Opinion: It’s not only the public that needs to be prepared for peace, but the politicians too, argues Richard Giragosian.
04 March 2019

Amid talk of the need to prepare public opinion for an eventual peace over Nagorno-Karabakh, in this op-ed for, Richard Giragosian, the head of a leading think tank in Yerevan, questions recent statements by some Armenian politicians

Following a recent visit to the region, the three Co-Chairs of the OSCE Minsk Group, the sole diplomatic entity mediating the Nagorno Karabakh (Artsakh) conflict, issued a statement in Vienna on 1 March.  The visit, which included meetings with the Armenian and Azerbaijan leaders, was in preparation for an upcoming diplomatic summit aimed at leveraging the accelerated pace of the Karabakh peace process in recent months.  And the statement also noted that recent progress, with specific references to the "continuing lack of casualties on the line of contact" and the "developing discussions in the region about preparing populations for peace."

While the diplomatic tenacity and decline in tension each contributes to a more positive environment for mediation and, therefore, a clearly welcome development, there are some new concerns.  More specifically, despite the optimism inherent in the statement, neither the absence of clashes nor the pledges to "prepare for peace" are sufficiently sincere or as significant as they seem.

For example, the ceasefire agreement over the "line of contact" remains seriously tenuous and has actually never regained any degree of security or stability since its sudden demise during the outbreak of serious fighting in April 2016.  Moreover, the decline in casualties from ceasefire violations is also a rather weak indicator of any lasting decrease in the risk of renewed hostilities. 

Rather, the lack of any such incidents along the Karabakh frontline is as much due to seasonal considerations, whereby the previous record of casualties from ceasefire violations has traditionally been less in the winter months, as a sign of political prudence and restraint.  At the same time, with the onset of Spring, it would not take much to trigger or to tempt a sudden round of fresh casualties, especially given the greater risk from military considerations of force posture and the proximity of forces.       

Beyond the over-estimation of the significance of the "lack of casualties," the mediator's rather misplaced optimism from the important, yet still improbable commitment by all sides to "prepare populations for peace," also reflects a case of wishful thinking.  Such skepticism over the sincerity of promises to prepare for peace differs from past doubts, however, as this time it is Armenia that is responsible for undermining confidence.

Recognizing the Armenian role in questioning the likelihood for such public preparation stems from recent statements by Armenian officials that not only challenged the necessity for compromise and concession but clarified a more assertive stance over territorial bargaining.  The statements, for example, included an outright repudiation of any expectation of "lands-for-peace formula" by Armenian Prime Minister Nikol Pashinyan.  This was reiterated by the head of Armenia's National Security Service (NSS), Artur Vanetsian, who went much further by vowing to "send a clear message to the Armenian people and the outside world to the effect that we do not intend to give back a single inch of land."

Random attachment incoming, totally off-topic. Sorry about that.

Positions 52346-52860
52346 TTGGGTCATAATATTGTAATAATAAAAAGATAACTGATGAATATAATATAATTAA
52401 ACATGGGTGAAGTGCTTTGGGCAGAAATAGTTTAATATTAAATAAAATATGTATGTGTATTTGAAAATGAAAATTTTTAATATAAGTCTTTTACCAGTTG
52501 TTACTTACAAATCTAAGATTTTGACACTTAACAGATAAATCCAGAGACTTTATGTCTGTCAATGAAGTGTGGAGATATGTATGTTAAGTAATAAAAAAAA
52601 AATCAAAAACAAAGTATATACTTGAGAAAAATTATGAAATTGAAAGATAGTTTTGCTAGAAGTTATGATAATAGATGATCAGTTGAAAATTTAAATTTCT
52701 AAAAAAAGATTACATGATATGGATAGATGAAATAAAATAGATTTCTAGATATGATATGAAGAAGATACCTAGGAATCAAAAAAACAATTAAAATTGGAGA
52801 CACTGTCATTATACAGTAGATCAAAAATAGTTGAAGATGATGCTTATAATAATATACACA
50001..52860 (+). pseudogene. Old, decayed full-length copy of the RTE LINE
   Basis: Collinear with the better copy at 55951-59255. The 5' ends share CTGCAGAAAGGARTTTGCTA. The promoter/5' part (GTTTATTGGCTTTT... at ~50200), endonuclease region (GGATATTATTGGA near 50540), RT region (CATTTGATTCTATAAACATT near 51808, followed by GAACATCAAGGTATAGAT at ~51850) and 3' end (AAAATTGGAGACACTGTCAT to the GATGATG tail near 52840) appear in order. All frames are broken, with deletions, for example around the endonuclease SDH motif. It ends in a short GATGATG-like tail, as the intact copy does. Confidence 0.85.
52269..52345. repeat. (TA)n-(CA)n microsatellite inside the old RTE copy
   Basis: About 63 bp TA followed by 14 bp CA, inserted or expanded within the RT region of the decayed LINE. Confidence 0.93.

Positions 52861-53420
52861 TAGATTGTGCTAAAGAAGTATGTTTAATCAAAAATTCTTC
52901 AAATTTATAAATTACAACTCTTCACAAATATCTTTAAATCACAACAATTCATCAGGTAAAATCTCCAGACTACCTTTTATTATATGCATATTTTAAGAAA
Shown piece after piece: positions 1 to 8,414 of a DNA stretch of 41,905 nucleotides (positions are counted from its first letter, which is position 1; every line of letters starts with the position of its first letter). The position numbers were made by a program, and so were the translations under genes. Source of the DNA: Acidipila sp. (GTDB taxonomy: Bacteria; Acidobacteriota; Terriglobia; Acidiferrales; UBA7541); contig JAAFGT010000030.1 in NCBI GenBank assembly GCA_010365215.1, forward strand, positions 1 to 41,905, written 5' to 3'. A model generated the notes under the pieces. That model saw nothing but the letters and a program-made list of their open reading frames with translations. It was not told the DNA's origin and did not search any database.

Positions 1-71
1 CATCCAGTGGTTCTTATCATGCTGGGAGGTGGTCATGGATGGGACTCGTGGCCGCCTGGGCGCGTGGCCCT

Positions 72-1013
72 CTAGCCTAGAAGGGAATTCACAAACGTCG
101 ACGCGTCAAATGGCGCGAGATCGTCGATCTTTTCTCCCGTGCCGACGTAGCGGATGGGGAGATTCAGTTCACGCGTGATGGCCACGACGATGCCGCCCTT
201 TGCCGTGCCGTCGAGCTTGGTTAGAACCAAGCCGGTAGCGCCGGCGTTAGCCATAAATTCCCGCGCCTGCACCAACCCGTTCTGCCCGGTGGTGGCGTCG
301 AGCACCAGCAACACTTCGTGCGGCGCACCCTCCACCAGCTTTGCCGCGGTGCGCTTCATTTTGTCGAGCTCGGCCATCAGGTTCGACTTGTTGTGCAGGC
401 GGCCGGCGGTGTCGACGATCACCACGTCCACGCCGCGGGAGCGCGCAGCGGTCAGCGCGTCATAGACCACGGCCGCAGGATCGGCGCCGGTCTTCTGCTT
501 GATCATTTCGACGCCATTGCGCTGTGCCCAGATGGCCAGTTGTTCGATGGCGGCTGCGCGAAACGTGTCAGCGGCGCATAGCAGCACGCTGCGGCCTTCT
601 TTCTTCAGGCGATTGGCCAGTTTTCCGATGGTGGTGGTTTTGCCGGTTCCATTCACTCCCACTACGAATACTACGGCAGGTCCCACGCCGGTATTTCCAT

Such statements not only infer a change of course in the discourse over the Karabakh (Artsakh) conflict, but also reveal that the necessity to "prepare the public for peace" must now include an effort to "prepare the politicians for peace" as well.

This is further significant for the questions such statements raise, including the suggestions of a serious shift in Armenia's diplomatic strategy over Karabakh (Artsakh).  Most notably, if such a policy shift is in fact underway, what will be Armenia's diplomatic tools or assets?  If any territorial concession is no longer the basis for negotiated resolution in return for Artsakh, what is the gain from giving up the core bargaining chip?

Based on these questions, and assessing the implications from these statements, there is a deeper and unprecedented question over the future strength of Armenia's official approach to the Artsakh peace talks.  And after years of an Armenian reliance on "creative ambiguity" as an effective negotiating tactic, such a policy shift may not only stem from insecurity and inexperience but may also lead to significant setbacks in Armenia's diplomatic position and prestige within the peace process.    

related content:

Avaz Hassanov on why preparing societies for peace in Karabakh is not so simple

Positive vibes after marathon discussions between the Armenian and Azerbaijani foreign ministers in Paris

New report outlines how confidence building measures can contribute to Karabakh conflict settlement

Source: Richard Giragosian is the director of the Regional Studies Center (RSC), an independent "think tank" in Yerevan, Armenia. (   

photo: Armenian prime minister Nikol Pashinyan, welcoming th co-chairmen of the OSCE Minsk process during their recent visit to Yerevan (picture courtesy of the press service of the government of Armenia)

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